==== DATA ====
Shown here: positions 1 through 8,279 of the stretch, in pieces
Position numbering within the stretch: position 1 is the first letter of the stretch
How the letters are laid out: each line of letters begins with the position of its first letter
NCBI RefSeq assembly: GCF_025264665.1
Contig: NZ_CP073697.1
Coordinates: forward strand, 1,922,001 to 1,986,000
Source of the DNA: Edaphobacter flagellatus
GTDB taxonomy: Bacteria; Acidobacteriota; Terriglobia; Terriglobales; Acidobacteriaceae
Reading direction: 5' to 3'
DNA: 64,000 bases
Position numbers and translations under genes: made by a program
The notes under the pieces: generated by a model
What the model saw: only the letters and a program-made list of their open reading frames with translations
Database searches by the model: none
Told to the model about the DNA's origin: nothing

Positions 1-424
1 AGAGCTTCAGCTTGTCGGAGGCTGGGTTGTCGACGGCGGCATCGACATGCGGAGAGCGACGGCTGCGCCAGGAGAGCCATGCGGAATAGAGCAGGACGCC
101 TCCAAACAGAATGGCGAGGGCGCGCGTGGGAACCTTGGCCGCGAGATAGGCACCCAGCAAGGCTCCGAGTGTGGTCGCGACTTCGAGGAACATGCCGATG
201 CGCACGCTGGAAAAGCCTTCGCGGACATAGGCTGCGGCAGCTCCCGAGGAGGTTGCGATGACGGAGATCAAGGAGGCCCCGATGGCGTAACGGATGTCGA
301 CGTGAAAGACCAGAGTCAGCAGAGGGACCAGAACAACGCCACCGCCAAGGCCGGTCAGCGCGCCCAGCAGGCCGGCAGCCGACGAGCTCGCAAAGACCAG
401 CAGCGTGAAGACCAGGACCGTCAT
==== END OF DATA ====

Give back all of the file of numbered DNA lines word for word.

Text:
Shown here: positions 1 through 8,279 of the stretch, in pieces
Position numbering within the stretch: position 1 is the first letter of the stretch
How the letters are laid out: each line of letters begins with the position of its first letter
NCBI RefSeq assembly: GCF_025264665.1
Contig: NZ_CP073697.1
Coordinates: forward strand, 1,922,001 to 1,986,000
Source of the DNA: Edaphobacter flagellatus
GTDB taxonomy: Bacteria; Acidobacteriota; Terriglobia; Terriglobales; Acidobacteriaceae
Reading direction: 5' to 3'
DNA: 64,000 bases
Position numbers and translations under genes: made by a program
The notes under the pieces: generated by a model
What the model saw: only the letters and a program-made list of their open reading frames with translations
Database searches by the model: none
Told to the model about the DNA's origin: nothing

Positions 1-424
1 AGAGCTTCAGCTTGTCGGAGGCTGGGTTGTCGACGGCGGCATCGACATGCGGAGAGCGACGGCTGCGCCAGGAGAGCCATGCGGAATAGAGCAGGACGCC
101 TCCAAACAGAATGGCGAGGGCGCGCGTGGGAACCTTGGCCGCGAGATAGGCACCCAGCAAGGCTCCGAGTGTGGTCGCGACTTCGAGGAACATGCCGATG
201 CGCACGCTGGAAAAGCCTTCGCGGACATAGGCTGCGGCAGCTCCCGAGGAGGTTGCGATGACGGAGATCAAGGAGGCCCCGATGGCGTAACGGATGTCGA
301 CGTGAAAGACCAGAGTCAGCAGAGGGACCAGAACAACGCCACCGCCAAGGCCGGTCAGCGCGCCCAGCAGGCCGGCAGCCGACGAGCTCGCAAAGACCAG
401 CAGCGTGAAGACCAGGACCGTCAT